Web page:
To outlast this apocalypse, Bristol’s artists need to be as versatile and as striking as the Trinity Centres of their city. “If you’re a small artist of experimental music and you approach a big festival, most of the time they will not notice you,” explains French-born artist Dali de Saint Paul who founded the artist-led cooperative Music To Come alongside Max Kelan, Franco Franco, and Al Cameron. “If we are a group of artists working together trying to offer them something special just for their festival, maybe they’ll [notice us]. We each have something unique to offer [as individuals] but together we will be more powerful.”

Music To Come’s roster includes Young Echo’s Jabu, Max Kelan (Kelan), Hamish Trevis (Kinlaw), Dan Davies (Ossia), and multimedia artists like Skye Turner, via Avon Terror Corps. At first glance, it’s hard to spot a common theme among these names—other than the fact that they’re all based in Bristol. But Cameron and Dali are keen for it not to be an exclusively Bristol thing. When the idea of “folk” is suggested, they warm to it. “There’s an idea of socialism in British folk which ties to Music To Come’s idea of cooperation and collectivity,” agrees Cameron. “We’re trying to bring something from that folk-y, collective approach where we can support [the artists’] careers by funding their ideas, helping them to book shows in Europe and working with festivals so they pay a decent fee to the artists. We want to create more opportunities for all the people involved but not compromise on that thing of collectivity and, I suppose, people.”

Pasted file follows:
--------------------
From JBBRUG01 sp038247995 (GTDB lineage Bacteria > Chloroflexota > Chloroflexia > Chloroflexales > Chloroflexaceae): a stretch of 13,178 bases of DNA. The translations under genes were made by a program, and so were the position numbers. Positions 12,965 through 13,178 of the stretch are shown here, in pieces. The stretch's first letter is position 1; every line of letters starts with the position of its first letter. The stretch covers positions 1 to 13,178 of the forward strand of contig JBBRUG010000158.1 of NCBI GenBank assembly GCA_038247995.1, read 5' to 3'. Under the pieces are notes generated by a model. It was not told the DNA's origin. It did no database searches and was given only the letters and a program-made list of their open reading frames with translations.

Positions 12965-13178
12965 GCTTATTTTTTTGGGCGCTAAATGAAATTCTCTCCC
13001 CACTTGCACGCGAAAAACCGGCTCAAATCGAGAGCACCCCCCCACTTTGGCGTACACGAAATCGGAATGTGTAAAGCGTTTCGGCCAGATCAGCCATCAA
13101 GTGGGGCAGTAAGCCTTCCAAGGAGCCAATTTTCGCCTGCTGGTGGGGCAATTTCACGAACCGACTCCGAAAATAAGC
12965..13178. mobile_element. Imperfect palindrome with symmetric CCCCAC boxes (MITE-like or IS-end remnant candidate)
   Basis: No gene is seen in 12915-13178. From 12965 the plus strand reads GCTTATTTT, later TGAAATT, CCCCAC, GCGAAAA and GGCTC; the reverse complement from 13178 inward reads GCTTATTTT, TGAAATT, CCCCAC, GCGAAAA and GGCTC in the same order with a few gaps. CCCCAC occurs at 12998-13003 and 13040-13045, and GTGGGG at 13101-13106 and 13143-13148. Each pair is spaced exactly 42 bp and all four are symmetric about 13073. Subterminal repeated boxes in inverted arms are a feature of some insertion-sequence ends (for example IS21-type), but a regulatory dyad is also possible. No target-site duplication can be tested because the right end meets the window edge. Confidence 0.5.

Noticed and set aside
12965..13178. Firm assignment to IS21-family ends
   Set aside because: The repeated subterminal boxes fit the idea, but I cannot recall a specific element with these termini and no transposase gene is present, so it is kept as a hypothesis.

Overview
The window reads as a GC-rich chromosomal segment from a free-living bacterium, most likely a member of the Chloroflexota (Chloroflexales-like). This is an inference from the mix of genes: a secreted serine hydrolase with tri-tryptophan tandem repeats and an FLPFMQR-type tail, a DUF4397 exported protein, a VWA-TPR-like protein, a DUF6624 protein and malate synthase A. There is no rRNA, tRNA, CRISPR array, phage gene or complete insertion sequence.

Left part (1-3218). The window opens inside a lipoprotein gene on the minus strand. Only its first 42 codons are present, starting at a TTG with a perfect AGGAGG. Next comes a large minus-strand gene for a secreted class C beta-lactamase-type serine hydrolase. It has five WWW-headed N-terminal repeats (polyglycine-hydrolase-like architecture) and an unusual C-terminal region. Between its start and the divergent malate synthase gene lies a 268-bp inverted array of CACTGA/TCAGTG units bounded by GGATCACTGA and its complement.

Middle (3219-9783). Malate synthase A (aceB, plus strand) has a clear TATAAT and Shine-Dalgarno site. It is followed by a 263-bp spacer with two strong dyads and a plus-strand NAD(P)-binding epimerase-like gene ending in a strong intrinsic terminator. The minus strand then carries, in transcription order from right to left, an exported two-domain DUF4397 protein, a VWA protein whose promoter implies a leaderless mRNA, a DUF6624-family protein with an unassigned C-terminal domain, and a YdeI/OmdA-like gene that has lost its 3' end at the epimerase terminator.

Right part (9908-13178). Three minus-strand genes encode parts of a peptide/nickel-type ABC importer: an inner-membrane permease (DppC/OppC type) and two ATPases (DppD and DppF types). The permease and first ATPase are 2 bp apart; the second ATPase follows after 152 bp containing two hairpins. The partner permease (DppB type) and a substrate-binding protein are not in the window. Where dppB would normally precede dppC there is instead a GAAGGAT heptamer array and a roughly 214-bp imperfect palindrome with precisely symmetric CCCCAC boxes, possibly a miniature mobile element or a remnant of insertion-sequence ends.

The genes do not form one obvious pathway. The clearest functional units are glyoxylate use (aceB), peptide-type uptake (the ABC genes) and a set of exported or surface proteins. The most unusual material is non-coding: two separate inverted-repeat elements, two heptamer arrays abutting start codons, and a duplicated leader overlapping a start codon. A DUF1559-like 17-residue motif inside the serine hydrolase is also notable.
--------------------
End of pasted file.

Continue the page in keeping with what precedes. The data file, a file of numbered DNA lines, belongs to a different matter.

So where does that leave the idea of folk art that Phillips was so hesitant to commit to? From Young Echo to Music To Come, these artists and institutions have resisted the post-underground hegemony by embracing values that are inherent to folk culture. The music is experimental, yes; but in Bristol, the end product of that experimentation has been unique to the area and, more importantly, its people. The music is so primal, so insular and so full of both traditional folk themes and avant-garde experimentation that it’s hard to deny the shared aesthetic between them all which, as Phillips puts it, “has got that Somerset, Wessex separatist vibes, but at the same time is so much embedded in soundsystem culture.” The music is not twee or “chocolate box,” it’s rugged and real and reflective of the people living in an urban landscape that’s constantly changing.

Dive into the list below to hear what that sounds like.


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Living with five people she didn’t know (and a screaming baby), writer and musician Catrina Davies fled her cramped house share in Bristol and went to live in her dad’s derelict office shed, set back from a crossroads somewhere in Cornwall. In a few years, she had turned that crumbling shack into a home and wrote about it in her book Homesick, which acts as a memoir, a critique on the housing crisis in the UK, as well as a complementary lyric book to this cassette. She shares it with her partner and renowned selector around Bristol, Andy Mac, whose dub influence turns Davies’s singing into something fit for a 1940s radio set—wibbly, wobbly, and wonderfully earthy.